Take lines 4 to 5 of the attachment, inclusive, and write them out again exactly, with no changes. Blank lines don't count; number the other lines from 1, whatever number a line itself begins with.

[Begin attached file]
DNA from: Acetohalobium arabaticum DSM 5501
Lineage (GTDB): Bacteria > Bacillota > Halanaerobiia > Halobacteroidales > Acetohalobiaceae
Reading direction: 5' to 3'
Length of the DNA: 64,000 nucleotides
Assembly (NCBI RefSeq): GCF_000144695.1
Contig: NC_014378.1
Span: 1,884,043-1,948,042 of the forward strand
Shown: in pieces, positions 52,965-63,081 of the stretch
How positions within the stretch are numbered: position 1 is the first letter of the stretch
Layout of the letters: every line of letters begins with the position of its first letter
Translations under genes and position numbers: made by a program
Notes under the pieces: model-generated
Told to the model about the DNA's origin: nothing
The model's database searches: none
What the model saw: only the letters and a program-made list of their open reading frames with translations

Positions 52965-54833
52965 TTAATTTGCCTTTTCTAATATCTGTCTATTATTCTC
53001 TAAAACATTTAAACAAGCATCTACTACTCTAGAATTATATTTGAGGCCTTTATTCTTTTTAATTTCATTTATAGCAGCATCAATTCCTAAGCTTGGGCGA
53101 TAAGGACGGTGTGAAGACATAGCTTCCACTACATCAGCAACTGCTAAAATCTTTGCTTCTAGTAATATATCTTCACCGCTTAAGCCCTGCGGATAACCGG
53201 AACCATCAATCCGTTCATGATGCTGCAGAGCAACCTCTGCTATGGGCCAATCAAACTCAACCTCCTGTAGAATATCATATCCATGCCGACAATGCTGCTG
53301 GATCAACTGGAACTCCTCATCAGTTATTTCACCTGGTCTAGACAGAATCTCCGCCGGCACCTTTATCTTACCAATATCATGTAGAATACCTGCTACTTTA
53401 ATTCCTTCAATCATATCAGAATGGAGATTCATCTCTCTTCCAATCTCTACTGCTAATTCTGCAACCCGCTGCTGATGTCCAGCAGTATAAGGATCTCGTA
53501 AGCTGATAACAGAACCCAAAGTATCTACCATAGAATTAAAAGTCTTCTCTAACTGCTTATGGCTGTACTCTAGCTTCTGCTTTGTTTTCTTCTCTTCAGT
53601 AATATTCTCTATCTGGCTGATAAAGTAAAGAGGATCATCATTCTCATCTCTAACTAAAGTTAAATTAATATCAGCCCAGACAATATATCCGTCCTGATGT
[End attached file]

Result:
Length of the DNA: 64,000 nucleotides
Assembly (NCBI RefSeq): GCF_000144695.1